A male centred society and the patriarchy were once again being accepted as the norm and perpetuated. Women’s opportunities were severely limited, and her narrative was prescribed to her. Gloria Steinem was born the granddaughter of a committee member of the National Woman Suffrage Association, so activism and women’s rights had been tackled in her family far before she was born. Steinem’s parents split up early on in her life, resulting in her mother’s financial instability. Steinem later accredited her mother’s inability to keep a job to the hostile attitudes towards women in the workspace.
Retrieved from http://search.proquest.com.ezproxy.aus.edu/docview/1712319043/abstract/F1EA860ACAA84FD DPQ/1?accountid=16946 Pittman, C. (2008). Black Women Writers and the Trouble with Ethos: Harriet Jacobs, Billie Holiday, and Sister Souljah. Rhetoric Society Quarterly, 37(1), 43-70. Rice, E. (2013). Billie Holiday.
“Muller v. Oregon (1908).” The Oregon Encyclopedia, 7 July 2017, doi:10.3897/bdj.4.e7720.figure2f. “Lives of Women.” Lives of Women - Conner Prairie, www.connerprairie.org/education-research/indiana-history-1860-1900/lives-of-women. Perkins Gilman, Charlotte. Herland. Dover Publications,
The Bell Jar explores how American food culture limited the opportunities available to women. Women at that time were expected to have sufficient skills in the art of domestication to satisfy the needs of their husbands. Thus, further illustrated by the notion that if a woman did not know how to cook, society would have frowned upon them. Esther Greenwood seems to be ashamed by her inability to carry out such domestic duties, feeling “dreadfully inadequate” (Plath 72). However, she also attributes her freedom to the belief of not needing to conform to such duties, as she “hated the idea of serving men in any way” (Plath 72).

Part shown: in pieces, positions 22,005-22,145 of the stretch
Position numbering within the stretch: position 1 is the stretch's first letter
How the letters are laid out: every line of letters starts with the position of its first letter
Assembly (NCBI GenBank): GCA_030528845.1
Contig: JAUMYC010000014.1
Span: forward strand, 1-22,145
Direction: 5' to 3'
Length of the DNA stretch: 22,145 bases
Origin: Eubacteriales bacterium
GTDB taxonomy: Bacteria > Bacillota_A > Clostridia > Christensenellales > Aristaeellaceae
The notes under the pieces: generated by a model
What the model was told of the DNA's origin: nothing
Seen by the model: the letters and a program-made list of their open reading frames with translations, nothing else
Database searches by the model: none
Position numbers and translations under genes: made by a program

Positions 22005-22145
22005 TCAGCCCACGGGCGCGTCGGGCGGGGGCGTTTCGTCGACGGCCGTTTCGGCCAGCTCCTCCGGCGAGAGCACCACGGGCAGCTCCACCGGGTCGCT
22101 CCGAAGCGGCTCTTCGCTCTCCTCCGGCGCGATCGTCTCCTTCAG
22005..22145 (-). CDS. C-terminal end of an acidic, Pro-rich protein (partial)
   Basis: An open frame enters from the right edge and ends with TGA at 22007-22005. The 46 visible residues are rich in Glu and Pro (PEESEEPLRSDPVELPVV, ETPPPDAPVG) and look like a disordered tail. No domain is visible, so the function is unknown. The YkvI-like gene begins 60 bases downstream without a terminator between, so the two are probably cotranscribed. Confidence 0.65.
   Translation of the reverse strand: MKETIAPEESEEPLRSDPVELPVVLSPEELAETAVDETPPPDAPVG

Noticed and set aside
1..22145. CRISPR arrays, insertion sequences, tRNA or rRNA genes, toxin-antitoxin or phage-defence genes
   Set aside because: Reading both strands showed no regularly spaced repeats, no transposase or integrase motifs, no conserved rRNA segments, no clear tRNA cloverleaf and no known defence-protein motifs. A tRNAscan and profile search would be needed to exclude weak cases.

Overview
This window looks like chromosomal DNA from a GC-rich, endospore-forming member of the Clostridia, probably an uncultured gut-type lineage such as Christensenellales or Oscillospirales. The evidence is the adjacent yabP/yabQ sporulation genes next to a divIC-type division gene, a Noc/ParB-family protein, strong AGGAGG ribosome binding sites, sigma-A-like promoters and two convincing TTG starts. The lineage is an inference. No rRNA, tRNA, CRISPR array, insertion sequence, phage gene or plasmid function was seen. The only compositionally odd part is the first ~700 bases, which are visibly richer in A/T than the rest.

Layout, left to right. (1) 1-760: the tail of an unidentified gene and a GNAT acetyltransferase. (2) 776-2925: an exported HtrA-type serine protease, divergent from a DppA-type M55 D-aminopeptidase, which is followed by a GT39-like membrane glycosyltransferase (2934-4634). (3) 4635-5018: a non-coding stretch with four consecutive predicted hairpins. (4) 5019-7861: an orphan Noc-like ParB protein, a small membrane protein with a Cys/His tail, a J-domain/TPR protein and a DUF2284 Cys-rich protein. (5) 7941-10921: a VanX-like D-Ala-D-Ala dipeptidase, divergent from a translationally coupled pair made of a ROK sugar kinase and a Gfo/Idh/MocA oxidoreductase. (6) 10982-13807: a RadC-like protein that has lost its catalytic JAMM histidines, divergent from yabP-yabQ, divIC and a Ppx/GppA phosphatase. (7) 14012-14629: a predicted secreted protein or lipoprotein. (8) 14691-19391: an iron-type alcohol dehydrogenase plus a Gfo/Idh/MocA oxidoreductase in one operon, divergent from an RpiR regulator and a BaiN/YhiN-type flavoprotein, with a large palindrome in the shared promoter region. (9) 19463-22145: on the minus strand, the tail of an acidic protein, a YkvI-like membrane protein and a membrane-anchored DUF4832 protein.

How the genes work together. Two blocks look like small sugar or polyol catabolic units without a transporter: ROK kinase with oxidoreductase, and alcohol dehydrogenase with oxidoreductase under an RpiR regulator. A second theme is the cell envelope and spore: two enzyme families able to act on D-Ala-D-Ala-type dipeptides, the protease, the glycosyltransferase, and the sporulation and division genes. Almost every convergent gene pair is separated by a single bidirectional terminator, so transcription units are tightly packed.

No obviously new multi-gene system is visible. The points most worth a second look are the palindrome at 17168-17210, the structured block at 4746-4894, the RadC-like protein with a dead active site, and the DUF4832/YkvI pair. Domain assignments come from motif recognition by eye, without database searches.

Naden khaled Ms. Amanda 11C 22/2/2017 Women’s Education and Jobs in The Antebellum Era Although women in the antebellum era were far from seen as equal american citizens, many changes happened that affected the way that the community looks at women. From nothing to schools that helped them learn and help them get a bigger opportunity. Despite how great women are now, long ago they didn’t have the right to work or even to go to schools. Women were expected to sit at home take care of the kids and maybe take care of a farm if she had one. Before the civil war women had somewhat of an education.
Society disapproved of women working outside of their homes. People believed that women were not smart or strong enough to maintain a proper job. Magazines, including Esquire and Life Magazine, highlighted women in the workplace and wrote about how working outside of the house would “jeopardize their children’s mental and emotional health”. Women only had one goal in life which was to fulfill the role of being a good housewife. The housewife stereotype took control of suburbia and created a predetermined role for women.
Website- David Cody, “William Morris: A Brief Biography”. Victorian Web, 1988, http://www.victorianweb.org/authors/morris/wmbio.html Assessed December 3, 2015. “The Original Morris & Co- A Full History” william-morris, 2015, https://www.william-morris.co.uk/a-full-history/ Assessed December 3, 2015 William-morris.co.uk,. 2015. “The Original Morris & Co – Arts And Crafts, Fabrics And Wallpaper Designs By William Morris & Company, A Full History, British/UK Fabrics And Wallpapers” https://www.william-morris.co.uk/a-full-history/ Assessed December 3, 2015.
Unfaithfulness, lack of commitment, advancements in technology, and the changing role of women in the society has been made the rates of divorce to shoot in modern society. The first cause of divorce in modern society is women independence. First of all, people used to get married and honor the vows (Burrell 225). In the ancient times, women played an important role in keeping the marriage. These women did not work to sustain the families but rather stayed at home to take care of them.